The Mistake Of Valuing Motherhood
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I’m a full time Mom.

I’m the one up in the night cuddling teary eyed, drippy nosed, little ones with sweaty backs, breathing in staccato from a scary dream.

I’m the one who tenderly nurses a baby so new, he can’t support his own head. With a tummy so tiny, it can’t hold more than a thimbles worth of milk. And so I wake to feed him, from my own body, four or five times a night. So blurry eyed from exhaustion, I’m close to tears myself.

I’m the one who accomplishes little during the day, when I’m called to snuggle on the couch, by a bright faced, curly haired little one, who can’t really speak yet, but knows her favourite board book by heart and “reads” along every time. The one who rushes to flip loads of laundry so we can go to the park before nap time, because it’s her favourite part of the day. And because today she’s finally gotten brave enough to go down the big slide. So long as I’m waiting at the bottom to catch her.

The one who by four o’clock is so ready for adult company that even Magic School Bus is a welcome companion. And while the first smells of dinner start filling our home, and we snuggle in our blanket on the couch, I know there is absolutely no where else I’d rather be. And nothing else I’d rather be.

That the lack of sleep and the 24 hour nature of motherhood is what makes it so rewarding. That I’ve earnedthe title of Mom. From the agony of having them torn from my body. To holding them through the night when they’re sick. To the being responsible for them in every possible way, every minute of the day. For their safety, their health, their happiness, their security and emotional well being. The development of their faith. How they’ll see and relate to the world. I hold that in my hand. I rock the cradle.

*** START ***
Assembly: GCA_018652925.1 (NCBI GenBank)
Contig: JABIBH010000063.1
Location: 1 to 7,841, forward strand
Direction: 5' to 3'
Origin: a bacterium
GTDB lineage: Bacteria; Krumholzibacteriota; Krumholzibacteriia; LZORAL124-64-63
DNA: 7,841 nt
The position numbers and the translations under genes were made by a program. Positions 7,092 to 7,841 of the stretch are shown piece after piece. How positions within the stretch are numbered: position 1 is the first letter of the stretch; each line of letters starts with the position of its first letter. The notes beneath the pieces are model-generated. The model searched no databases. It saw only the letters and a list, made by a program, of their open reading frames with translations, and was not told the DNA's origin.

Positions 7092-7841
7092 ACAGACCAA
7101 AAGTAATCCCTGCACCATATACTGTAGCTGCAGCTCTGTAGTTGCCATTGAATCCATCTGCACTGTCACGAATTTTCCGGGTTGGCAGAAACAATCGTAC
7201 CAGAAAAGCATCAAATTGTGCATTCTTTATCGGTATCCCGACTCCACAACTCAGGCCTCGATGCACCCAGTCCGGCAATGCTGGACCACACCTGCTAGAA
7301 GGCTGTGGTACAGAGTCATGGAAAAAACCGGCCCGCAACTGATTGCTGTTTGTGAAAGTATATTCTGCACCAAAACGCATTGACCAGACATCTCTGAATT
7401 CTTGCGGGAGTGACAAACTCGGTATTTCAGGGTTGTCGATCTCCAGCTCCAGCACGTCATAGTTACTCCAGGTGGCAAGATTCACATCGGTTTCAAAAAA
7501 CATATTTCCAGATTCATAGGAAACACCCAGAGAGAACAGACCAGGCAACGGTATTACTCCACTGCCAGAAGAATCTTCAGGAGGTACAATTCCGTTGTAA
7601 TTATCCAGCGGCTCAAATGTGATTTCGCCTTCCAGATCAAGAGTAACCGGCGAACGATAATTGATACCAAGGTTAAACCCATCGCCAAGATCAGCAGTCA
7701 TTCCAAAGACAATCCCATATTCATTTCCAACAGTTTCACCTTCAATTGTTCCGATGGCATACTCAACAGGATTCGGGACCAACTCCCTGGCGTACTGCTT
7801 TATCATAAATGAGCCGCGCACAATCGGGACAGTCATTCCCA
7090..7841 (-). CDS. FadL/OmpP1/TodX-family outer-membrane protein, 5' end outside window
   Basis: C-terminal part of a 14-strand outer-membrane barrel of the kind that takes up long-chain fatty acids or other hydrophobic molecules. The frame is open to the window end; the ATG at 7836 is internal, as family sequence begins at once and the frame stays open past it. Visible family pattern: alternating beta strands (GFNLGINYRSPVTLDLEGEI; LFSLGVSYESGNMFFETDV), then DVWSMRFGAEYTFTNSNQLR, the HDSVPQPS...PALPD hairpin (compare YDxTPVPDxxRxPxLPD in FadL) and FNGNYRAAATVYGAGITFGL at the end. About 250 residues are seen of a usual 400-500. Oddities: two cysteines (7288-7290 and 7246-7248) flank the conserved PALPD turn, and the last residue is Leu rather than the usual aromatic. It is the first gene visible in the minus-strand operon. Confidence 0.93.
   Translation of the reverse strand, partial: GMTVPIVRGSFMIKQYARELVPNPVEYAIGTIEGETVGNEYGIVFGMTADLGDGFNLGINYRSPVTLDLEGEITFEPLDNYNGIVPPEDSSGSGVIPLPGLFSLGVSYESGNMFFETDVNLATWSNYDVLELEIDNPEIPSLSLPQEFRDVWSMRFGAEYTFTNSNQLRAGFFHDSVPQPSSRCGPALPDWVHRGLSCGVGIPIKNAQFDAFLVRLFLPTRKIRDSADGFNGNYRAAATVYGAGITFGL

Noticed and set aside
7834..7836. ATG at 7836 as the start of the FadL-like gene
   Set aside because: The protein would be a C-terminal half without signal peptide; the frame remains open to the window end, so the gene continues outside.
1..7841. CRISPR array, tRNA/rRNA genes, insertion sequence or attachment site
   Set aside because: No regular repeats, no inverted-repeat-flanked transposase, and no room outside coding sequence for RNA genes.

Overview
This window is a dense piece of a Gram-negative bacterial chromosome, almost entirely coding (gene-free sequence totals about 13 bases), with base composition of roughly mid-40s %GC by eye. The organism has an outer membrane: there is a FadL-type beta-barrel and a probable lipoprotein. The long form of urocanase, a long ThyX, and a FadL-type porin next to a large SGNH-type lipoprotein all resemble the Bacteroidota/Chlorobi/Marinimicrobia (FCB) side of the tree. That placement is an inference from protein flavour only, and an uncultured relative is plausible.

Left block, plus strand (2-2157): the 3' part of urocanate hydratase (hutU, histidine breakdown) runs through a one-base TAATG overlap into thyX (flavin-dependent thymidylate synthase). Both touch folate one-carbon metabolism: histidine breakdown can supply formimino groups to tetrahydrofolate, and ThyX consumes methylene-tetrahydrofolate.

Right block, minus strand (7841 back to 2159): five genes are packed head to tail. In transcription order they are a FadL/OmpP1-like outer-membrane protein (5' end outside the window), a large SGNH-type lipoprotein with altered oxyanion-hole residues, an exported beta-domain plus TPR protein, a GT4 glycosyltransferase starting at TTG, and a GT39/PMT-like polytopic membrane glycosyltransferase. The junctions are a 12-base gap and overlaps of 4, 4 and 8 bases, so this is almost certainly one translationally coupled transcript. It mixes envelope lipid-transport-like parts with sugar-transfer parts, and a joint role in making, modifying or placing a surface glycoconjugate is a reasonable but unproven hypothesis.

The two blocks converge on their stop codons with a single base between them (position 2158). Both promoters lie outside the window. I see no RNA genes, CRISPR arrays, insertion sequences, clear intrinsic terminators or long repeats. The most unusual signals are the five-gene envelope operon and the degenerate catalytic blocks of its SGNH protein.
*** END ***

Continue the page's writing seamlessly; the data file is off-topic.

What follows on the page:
I’ve dreamed of this since childhood. Since I held plastic, tenderly in my arms, cooing and petting to ensure baby doll was okay. All my life I’ve wanted this. I didn’t crave a pay cheque. I didn’t crave promotions or favourable reviews. I don’t take offence at the fact that I don’t have a “job.” Anymore than a fish would take offence that it can’t fly. He’s a fish. He swims. I’m not an employee, I’m a mother. You don’t need to quantify what I’m worth. I know my value. I see it in my children’s faces as I read to them. In the safety I bring when they call out in the night. I know I’m a nurse, a teacher, a cleaning lady, cook, chauffeur, etc., etc. You needn’t list all I do, because I can promise you, you’ll fall short. Because what you can’t measure. What is unquantifiable, is who I am. My children’s mother. No one can replace me. No one can measure the tasks or chores I complete in a day and put a price on it, because those things are just the busy work of a much bigger goal. The means to an end. I’m raising a child. I’m cultivating the next generation. Preparing souls for eternity. There is no pay appropriate for such a task. One can only look at what I do and put a valueon it. And that value is immeasurable.

I’m a full time mother. I’m someone’s entire world. They will grow to have loves of their own, children and homes of their own. And each time someone asks them why they do something a certain way, and they respond, “It’s just the way my mom did it.” That will have been me. When they are kind. When they use good manners, display patience, or understanding. When they look at the world, with calmness and security I will be with them. When they create homes where family is paramount and God is honoured, I am honoured too.

You can’t tell me what I’m worth. Don’t you dare even try. Money is crass and insulting. I don’t labour for you, for recognition, or worst of all, for pay. I labour for the future, for my legacy. I labour out of love. A love that began with conception, was tried with birth, a love that endured and performed for 20 straight years without respite. Without vacation pay or bonuses or promotions. I don’t want what you have to offer. I’m not seeking remuneration. You’re not complimenting me when you estimate my hourly rate. I’m invaluable. I’m a mother.

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